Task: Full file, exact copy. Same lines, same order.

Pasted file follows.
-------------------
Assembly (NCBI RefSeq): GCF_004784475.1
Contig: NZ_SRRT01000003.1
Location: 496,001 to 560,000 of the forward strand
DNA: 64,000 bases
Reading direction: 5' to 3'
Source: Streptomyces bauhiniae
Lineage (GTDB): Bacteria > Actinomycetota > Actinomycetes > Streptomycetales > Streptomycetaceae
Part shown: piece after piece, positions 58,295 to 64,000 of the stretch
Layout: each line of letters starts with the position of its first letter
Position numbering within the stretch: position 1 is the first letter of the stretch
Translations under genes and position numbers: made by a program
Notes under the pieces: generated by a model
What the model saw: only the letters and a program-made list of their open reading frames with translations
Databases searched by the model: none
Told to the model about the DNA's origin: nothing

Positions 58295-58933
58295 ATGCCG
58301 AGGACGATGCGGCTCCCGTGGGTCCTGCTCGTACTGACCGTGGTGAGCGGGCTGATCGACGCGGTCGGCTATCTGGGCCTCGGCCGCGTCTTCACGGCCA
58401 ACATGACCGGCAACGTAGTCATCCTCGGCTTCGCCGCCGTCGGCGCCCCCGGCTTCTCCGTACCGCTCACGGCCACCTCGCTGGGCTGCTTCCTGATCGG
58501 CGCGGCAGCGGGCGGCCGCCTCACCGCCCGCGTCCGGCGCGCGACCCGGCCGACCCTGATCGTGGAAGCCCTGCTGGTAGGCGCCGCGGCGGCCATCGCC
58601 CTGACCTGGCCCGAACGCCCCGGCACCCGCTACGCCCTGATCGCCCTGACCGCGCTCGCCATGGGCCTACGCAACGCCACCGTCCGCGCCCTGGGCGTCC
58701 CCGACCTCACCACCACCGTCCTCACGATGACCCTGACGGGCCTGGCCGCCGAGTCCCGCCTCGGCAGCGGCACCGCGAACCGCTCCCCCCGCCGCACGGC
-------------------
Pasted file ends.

Assembly (NCBI RefSeq): GCF_004784475.1
Contig: NZ_SRRT01000003.1
Location: 496,001 to 560,000 of the forward strand
DNA: 64,000 bases
Reading direction: 5' to 3'
Source: Streptomyces bauhiniae
Lineage (GTDB): Bacteria > Actinomycetota > Actinomycetes > Streptomycetales > Streptomycetaceae
Part shown: piece after piece, positions 58,295 to 64,000 of the stretch
Layout: each line of letters starts with the position of its first letter
Position numbering within the stretch: position 1 is the first letter of the stretch
Translations under genes and position numbers: made by a program
Notes under the pieces: generated by a model
What the model saw: only the letters and a program-made list of their open reading frames with translations
Databases searched by the model: none
Told to the model about the DNA's origin: nothing

Positions 58295-58933
58295 ATGCCG
58301 AGGACGATGCGGCTCCCGTGGGTCCTGCTCGTACTGACCGTGGTGAGCGGGCTGATCGACGCGGTCGGCTATCTGGGCCTCGGCCGCGTCTTCACGGCCA
58401 ACATGACCGGCAACGTAGTCATCCTCGGCTTCGCCGCCGTCGGCGCCCCCGGCTTCTCCGTACCGCTCACGGCCACCTCGCTGGGCTGCTTCCTGATCGG
58501 CGCGGCAGCGGGCGGCCGCCTCACCGCCCGCGTCCGGCGCGCGACCCGGCCGACCCTGATCGTGGAAGCCCTGCTGGTAGGCGCCGCGGCGGCCATCGCC
58601 CTGACCTGGCCCGAACGCCCCGGCACCCGCTACGCCCTGATCGCCCTGACCGCGCTCGCCATGGGCCTACGCAACGCCACCGTCCGCGCCCTGGGCGTCC
58701 CCGACCTCACCACCACCGTCCTCACGATGACCCTGACGGGCCTGGCCGCCGAGTCCCGCCTCGGCAGCGGCACCGCGAACCGCTCCCCCCGCCGCACGGC